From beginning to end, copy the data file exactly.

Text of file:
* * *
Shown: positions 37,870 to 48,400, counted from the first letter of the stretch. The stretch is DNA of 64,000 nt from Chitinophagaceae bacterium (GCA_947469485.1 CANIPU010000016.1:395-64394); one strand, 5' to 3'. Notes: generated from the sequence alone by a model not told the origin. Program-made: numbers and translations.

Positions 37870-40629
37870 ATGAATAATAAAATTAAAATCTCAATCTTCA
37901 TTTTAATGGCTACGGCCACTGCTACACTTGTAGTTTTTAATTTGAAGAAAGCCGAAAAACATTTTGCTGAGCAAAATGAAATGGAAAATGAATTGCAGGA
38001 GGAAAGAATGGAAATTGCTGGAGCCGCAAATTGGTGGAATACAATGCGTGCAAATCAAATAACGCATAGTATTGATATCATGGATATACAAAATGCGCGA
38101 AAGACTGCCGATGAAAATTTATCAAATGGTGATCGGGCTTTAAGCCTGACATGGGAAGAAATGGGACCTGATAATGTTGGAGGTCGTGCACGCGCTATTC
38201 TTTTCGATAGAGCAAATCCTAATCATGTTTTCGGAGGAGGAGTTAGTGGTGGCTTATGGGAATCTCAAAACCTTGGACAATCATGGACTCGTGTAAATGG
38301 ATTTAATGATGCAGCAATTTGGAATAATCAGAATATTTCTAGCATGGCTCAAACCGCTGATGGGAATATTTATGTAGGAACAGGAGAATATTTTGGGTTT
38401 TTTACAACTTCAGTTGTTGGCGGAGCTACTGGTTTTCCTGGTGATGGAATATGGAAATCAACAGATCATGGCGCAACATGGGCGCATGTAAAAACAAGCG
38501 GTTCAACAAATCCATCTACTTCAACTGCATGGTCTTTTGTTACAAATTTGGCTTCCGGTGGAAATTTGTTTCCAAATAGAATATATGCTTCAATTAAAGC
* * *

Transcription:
Shown: positions 37,870 to 48,400, counted from the first letter of the stretch. The stretch is DNA of 64,000 nt from Chitinophagaceae bacterium (GCA_947469485.1 CANIPU010000016.1:395-64394); one strand, 5' to 3'. Notes: generated from the sequence alone by a model not told the origin. Program-made: numbers and translations.

Positions 37870-40629
37870 ATGAATAATAAAATTAAAATCTCAATCTTCA
37901 TTTTAATGGCTACGGCCACTGCTACACTTGTAGTTTTTAATTTGAAGAAAGCCGAAAAACATTTTGCTGAGCAAAATGAAATGGAAAATGAATTGCAGGA
38001 GGAAAGAATGGAAATTGCTGGAGCCGCAAATTGGTGGAATACAATGCGTGCAAATCAAATAACGCATAGTATTGATATCATGGATATACAAAATGCGCGA
38101 AAGACTGCCGATGAAAATTTATCAAATGGTGATCGGGCTTTAAGCCTGACATGGGAAGAAATGGGACCTGATAATGTTGGAGGTCGTGCACGCGCTATTC
38201 TTTTCGATAGAGCAAATCCTAATCATGTTTTCGGAGGAGGAGTTAGTGGTGGCTTATGGGAATCTCAAAACCTTGGACAATCATGGACTCGTGTAAATGG
38301 ATTTAATGATGCAGCAATTTGGAATAATCAGAATATTTCTAGCATGGCTCAAACCGCTGATGGGAATATTTATGTAGGAACAGGAGAATATTTTGGGTTT
38401 TTTACAACTTCAGTTGTTGGCGGAGCTACTGGTTTTCCTGGTGATGGAATATGGAAATCAACAGATCATGGCGCAACATGGGCGCATGTAAAAACAAGCG
38501 GTTCAACAAATCCATCTACTTCAACTGCATGGTCTTTTGTTACAAATTTGGCTTCCGGTGGAAATTTGTTTCCAAATAGAATATATGCTTCAATTAAAGC